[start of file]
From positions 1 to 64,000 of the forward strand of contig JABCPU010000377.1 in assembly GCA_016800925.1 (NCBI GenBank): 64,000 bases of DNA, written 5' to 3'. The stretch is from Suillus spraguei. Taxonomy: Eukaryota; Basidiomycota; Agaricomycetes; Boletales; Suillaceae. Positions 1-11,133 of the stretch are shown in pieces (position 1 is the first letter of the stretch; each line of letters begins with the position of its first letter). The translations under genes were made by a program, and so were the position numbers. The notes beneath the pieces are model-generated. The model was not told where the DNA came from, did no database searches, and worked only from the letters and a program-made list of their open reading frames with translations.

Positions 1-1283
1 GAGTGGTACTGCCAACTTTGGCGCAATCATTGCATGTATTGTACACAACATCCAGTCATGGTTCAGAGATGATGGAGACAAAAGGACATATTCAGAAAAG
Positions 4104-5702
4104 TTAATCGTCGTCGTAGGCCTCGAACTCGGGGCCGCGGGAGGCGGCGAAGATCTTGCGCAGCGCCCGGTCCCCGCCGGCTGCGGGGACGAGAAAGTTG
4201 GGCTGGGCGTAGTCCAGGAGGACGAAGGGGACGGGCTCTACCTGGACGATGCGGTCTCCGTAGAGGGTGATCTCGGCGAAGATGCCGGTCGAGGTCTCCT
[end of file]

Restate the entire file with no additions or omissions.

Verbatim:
From positions 1 to 64,000 of the forward strand of contig JABCPU010000377.1 in assembly GCA_016800925.1 (NCBI GenBank): 64,000 bases of DNA, written 5' to 3'. The stretch is from Suillus spraguei. Taxonomy: Eukaryota; Basidiomycota; Agaricomycetes; Boletales; Suillaceae. Positions 1-11,133 of the stretch are shown in pieces (position 1 is the first letter of the stretch; each line of letters begins with the position of its first letter). The translations under genes were made by a program, and so were the position numbers. The notes beneath the pieces are model-generated. The model was not told where the DNA came from, did no database searches, and worked only from the letters and a program-made list of their open reading frames with translations.

Positions 1-1283
1 GAGTGGTACTGCCAACTTTGGCGCAATCATTGCATGTATTGTACACAACATCCAGTCATGGTTCAGAGATGATGGAGACAAAAGGACATATTCAGAAAAG
Positions 4104-5702
4104 TTAATCGTCGTCGTAGGCCTCGAACTCGGGGCCGCGGGAGGCGGCGAAGATCTTGCGCAGCGCCCGGTCCCCGCCGGCTGCGGGGACGAGAAAGTTG
4201 GGCTGGGCGTAGTCCAGGAGGACGAAGGGGACGGGCTCTACCTGGACGATGCGGTCTCCGTAGAGGGTGATCTCGGCGAAGATGCCGGTCGAGGTCTCCT